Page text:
Suicide fears spark care home eviction threat

A Sky News investigation has discovered elderly nursing home residents who want to end their own lives have been threatened with eviction over concerns about the law on assisted suicide.

In one case, a severely disabled pensioner was told he would have to leave his nursing home on Tyneside despite needing 24-hour care.

In another case, a family that wants to remain anonymous is fighting to keep an elderly relative in a nursing home after she was threatened with eviction for collecting pills to use as an overdose.

Campaigner Debbie Purdy, who won a House of Lords appeal to get clarification on prosecutions for assisting a suicide, said Sky’s investigation shows the law is out of date and should be changed.

She said: “Our politicians need to stop digging their heads in the sand and understand that this is happening.

“The very last thing any patient who is considering ending their lives needs is to have the curtains drawn and to be told not to discuss it with anybody.”

The treatment of 76-year-old Douglas Sinclair is revealed in records of a social services meeting at the Stapleton House Nursing Home in Jarrow in January.

Southern Cross Healthcare denied wanting Mr Sinclair to leave one of its homes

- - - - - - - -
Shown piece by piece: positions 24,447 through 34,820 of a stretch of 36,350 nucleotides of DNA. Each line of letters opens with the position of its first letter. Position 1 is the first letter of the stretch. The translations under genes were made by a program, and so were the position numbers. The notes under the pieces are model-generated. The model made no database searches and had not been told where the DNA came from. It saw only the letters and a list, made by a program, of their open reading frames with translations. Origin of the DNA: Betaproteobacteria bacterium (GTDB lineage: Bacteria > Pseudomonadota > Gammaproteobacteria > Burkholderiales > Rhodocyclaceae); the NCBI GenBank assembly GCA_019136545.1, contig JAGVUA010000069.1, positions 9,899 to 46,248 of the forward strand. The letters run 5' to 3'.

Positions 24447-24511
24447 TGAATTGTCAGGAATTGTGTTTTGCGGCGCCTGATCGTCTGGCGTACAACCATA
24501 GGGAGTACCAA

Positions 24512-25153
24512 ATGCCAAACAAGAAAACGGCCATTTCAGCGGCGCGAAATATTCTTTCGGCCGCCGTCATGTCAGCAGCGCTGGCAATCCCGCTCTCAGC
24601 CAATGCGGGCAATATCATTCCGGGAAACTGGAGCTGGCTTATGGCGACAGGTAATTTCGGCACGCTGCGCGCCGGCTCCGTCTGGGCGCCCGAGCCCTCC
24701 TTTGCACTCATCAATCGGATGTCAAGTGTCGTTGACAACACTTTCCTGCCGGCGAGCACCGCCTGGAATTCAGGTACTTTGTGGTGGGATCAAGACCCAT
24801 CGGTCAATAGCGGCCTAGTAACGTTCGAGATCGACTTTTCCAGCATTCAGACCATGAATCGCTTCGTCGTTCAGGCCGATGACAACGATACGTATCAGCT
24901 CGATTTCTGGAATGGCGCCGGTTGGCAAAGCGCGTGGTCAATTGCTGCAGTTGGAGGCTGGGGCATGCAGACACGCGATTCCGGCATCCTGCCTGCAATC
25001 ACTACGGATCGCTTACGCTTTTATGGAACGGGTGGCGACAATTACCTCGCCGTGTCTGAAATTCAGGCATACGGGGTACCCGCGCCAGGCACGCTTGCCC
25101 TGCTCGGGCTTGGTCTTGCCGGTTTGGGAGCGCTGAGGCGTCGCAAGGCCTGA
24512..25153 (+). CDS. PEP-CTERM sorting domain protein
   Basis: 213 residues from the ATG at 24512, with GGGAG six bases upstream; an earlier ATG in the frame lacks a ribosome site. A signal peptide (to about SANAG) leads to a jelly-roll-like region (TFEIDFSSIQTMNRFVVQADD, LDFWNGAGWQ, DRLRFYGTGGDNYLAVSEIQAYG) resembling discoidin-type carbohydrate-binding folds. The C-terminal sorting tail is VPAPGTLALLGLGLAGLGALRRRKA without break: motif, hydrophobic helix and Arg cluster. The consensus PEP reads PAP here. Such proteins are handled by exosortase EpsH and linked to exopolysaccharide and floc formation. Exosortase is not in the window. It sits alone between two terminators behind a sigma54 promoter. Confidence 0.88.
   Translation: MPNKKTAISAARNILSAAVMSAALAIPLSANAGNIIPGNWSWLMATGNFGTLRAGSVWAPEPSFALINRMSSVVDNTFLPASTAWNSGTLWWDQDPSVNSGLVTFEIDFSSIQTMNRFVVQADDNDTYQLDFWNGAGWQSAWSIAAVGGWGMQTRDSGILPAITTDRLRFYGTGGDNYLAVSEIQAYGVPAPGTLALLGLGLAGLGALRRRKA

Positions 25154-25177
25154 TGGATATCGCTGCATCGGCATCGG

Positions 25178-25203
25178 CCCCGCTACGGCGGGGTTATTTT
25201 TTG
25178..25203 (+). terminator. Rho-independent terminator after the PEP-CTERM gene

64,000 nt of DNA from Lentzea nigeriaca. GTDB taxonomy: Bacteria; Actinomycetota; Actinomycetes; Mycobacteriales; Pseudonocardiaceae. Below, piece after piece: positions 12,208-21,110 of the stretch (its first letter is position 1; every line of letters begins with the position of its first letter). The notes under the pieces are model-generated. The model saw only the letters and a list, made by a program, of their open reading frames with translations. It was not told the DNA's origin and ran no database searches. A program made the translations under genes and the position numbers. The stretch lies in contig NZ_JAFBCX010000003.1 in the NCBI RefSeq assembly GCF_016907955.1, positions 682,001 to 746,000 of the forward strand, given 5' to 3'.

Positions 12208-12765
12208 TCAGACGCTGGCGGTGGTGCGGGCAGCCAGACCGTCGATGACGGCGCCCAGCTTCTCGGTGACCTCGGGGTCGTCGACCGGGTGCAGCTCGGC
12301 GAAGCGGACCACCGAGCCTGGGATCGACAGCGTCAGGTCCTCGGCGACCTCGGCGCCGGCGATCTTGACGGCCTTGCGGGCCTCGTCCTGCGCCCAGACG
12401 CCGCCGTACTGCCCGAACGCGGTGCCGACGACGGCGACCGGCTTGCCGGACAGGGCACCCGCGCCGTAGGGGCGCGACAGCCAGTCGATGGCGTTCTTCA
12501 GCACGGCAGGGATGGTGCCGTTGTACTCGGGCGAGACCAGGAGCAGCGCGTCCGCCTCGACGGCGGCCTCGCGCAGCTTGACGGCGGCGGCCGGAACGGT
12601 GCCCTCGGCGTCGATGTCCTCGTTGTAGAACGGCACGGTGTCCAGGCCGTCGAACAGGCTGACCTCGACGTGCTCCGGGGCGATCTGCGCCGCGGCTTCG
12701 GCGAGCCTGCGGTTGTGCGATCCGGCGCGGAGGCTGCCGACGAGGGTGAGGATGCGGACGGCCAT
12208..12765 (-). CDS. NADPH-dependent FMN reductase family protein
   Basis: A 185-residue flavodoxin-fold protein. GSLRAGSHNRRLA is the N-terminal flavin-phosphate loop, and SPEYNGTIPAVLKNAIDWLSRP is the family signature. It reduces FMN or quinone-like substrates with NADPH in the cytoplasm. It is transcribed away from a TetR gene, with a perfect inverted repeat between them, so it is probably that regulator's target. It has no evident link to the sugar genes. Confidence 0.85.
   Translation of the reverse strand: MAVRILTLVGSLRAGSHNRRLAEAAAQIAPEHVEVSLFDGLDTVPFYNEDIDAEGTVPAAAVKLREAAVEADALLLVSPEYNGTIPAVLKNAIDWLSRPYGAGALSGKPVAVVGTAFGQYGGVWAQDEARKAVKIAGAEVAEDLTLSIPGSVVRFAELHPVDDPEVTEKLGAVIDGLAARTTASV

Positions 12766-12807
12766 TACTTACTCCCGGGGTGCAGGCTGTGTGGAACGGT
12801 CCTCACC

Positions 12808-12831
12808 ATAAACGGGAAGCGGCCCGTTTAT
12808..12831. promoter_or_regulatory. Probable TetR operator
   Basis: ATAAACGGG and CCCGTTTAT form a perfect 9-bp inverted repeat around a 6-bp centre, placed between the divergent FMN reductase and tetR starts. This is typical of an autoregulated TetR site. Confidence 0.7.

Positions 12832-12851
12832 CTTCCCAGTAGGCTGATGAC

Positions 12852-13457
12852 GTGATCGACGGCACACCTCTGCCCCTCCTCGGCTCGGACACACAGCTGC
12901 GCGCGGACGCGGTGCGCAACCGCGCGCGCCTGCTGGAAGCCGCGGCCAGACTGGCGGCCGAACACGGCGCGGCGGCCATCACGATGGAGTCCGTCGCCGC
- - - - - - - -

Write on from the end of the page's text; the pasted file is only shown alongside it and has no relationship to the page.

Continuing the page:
Mr Sinclair, who suffered from multiple system atrophy, told the meeting: “My condition is terminal … my senses are deteriorating rapidly … I want it over, sooner than later.”

The home’s manager, Carole Craig Gilby, said her employer, Southern Cross Healthcare, “did not wish to be seen to be offering any assistance whatsoever” and that “legal advice … was to issue the standard 30-days notice to leave”.

Ms Craig Gilby also told the meeting an inspector from the Care Quality Commission (CQC), the official regulator of nursing homes, “supported the organisation’s decision”.

The CQC denies any such advice would have been given.

Mr Sinclair was able to remain at Stapleton House following the intervention of a social services manager who insisted that his plans to die should be viewed as “theoretical”.

He took his own life in Switzerland in July.

Two friends who supported him are on police bail, waiting to hear if they will be prosecuted for assisting a suicide.

In a statement, Southern Cross Healthcare denied wanting Mr Sinclair to leave.

“If this was implied, or understood, by any parties taking part in the confidential conversations regarding this matter, then this is regrettable,” it said.